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Time vs. Money: Making everyday activities more accessible could help attract top talent

accounting principals survey digs into which amenities at work are most valued by employees, one being able to bring your dog to work

As mentioned in our previous post, our recent Time Vs. Money survey left us with a lot to think about. We conducted a telephone survey of 1,024 working adults (18 years and older) to provide an overview of working Americans’ attitudes on compensation in the workplace related to salary, time off, benefits and perks. On top of findings regarding salary and time off, we found a lot of surprising information about balancing work and life. When it comes to onsite amenities, having a gym could be the way to lure in top talent, and despite gender differences, American workers want time with their families.

 

Family time is the priority despite other gender differences

 

Men and women use their spare time differently, but both agree that spending time with family is the priority. Americans are much more likely to say they will work more hours in 2014 compared with last year, than they are to say they will work fewer hours (19 percent vs. 5 percent). Over seven in 10 (74 percent) Americans anticipate working the same as they did in 2013.

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Time vs. Money: Survey shows American workers value cash over time off

accounting principals survey time vs money

Here at Accounting Principals, we’re always looking for the latest industry and workplace insight to share with our clients and job seekers. This year, we conducted a telephone survey among a nationally representative sample of 1,024 working adults 18 years of age and older, living in the United States. This study provides an overview of working Americans’ attitudes on compensation in the workplace related to salary, time off, benefits and perks. In this new blog series, we’ll break down the results. First, let’s talk money.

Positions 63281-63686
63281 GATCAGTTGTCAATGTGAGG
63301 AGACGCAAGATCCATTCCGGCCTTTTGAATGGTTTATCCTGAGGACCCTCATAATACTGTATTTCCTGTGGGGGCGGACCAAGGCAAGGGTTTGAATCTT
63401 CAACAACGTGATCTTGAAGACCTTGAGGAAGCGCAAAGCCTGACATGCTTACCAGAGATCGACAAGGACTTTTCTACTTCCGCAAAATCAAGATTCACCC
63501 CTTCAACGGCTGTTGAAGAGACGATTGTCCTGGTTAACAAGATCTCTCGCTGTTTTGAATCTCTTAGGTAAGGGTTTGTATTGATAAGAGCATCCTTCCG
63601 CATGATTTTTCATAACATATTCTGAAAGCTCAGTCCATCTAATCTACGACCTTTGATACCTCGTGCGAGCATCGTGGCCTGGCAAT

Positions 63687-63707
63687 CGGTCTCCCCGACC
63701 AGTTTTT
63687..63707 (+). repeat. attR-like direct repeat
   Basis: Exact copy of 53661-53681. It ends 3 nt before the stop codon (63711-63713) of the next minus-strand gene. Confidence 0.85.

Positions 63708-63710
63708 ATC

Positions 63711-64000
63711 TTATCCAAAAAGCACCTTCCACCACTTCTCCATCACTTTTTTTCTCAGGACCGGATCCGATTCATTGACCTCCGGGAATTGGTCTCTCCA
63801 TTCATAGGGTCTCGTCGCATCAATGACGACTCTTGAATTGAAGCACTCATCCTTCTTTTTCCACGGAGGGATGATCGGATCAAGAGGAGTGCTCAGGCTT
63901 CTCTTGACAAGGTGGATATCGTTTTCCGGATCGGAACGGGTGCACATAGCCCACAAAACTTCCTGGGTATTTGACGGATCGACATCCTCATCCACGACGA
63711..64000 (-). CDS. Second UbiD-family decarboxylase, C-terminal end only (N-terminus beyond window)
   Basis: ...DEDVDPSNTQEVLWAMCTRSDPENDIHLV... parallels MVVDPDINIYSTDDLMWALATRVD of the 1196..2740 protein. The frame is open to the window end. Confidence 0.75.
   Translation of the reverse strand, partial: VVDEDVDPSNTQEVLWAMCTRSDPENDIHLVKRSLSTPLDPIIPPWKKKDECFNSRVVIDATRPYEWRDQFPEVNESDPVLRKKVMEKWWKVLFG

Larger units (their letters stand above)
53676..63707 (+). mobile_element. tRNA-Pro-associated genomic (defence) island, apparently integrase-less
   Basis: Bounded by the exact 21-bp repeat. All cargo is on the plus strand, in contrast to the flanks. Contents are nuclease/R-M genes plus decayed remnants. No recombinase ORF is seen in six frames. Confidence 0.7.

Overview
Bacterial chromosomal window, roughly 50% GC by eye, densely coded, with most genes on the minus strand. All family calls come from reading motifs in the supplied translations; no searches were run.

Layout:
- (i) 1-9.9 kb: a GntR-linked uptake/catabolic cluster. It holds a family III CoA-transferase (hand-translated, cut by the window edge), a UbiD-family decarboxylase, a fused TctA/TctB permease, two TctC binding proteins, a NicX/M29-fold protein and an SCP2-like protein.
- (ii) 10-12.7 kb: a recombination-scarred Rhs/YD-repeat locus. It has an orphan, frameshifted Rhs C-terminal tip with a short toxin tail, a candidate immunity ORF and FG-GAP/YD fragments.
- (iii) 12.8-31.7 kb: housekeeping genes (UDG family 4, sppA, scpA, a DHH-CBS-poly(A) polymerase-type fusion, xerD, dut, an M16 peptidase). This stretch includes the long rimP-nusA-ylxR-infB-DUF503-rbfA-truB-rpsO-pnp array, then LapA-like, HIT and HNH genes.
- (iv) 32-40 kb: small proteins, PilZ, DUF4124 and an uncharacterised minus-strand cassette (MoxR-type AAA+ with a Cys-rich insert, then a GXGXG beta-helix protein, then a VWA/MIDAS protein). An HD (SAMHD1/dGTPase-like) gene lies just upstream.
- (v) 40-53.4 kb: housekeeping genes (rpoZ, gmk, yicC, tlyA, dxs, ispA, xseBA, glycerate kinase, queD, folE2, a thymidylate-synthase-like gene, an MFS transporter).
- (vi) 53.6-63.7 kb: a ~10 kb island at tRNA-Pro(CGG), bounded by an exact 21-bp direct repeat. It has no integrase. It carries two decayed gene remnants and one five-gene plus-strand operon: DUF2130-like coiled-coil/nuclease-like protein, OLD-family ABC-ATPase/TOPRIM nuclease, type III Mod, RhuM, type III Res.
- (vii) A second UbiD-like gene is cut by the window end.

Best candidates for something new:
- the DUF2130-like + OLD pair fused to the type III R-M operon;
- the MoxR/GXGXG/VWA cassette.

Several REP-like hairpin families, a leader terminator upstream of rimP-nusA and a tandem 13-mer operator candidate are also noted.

Cash is king for most Americans

 

On of the first key findings is that money is more important than time for most Americans. Cash comes first, as the overwhelming majority (79 percent) would prefer a 5 percent raise instead of an extra week of vacation. (20 percent). Income level and seniority within a company makes no difference when it comes to their preference.

This is evidenced by Americans negotiation habits. Prior to accepting a job, Americans are most likely to negotiate on salary (30 percent) compared to a flexible schedule (15 percent) or additional time off (10 percent).

 

accounting principals survey results show americans value money over time

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Choosing an Accounting Career: 5 Key Stats to Follow

accounting-career-paths-open-doors

The process of committing to a career path can be terrifying. You may have heard that accounting is a great specialty, but is it the right one for you? There are so many variables that are out of your control, and you may feel like you’re jumping into the unexpected.

Don’t worry.

The beauty of an accounting degree is that it’s incredibly versatile. You can easily flex between career paths, explore new specialties, and migrate into leadership roles — you can even start your own accounting practice.

You face a world of opportunity.

In order to fully pursue these opportunities, however, you need to understand some key macro-level trends. Here are are 5 to help you navigate this challenging career decision:

1. The accounting industry experienced a 2.8% annual growth rate between ’09-’14

The past five years have been a time of significant economic instability — and yet, the accounting industry has remained steady, weathering the storm and staying intact from drastic cuts.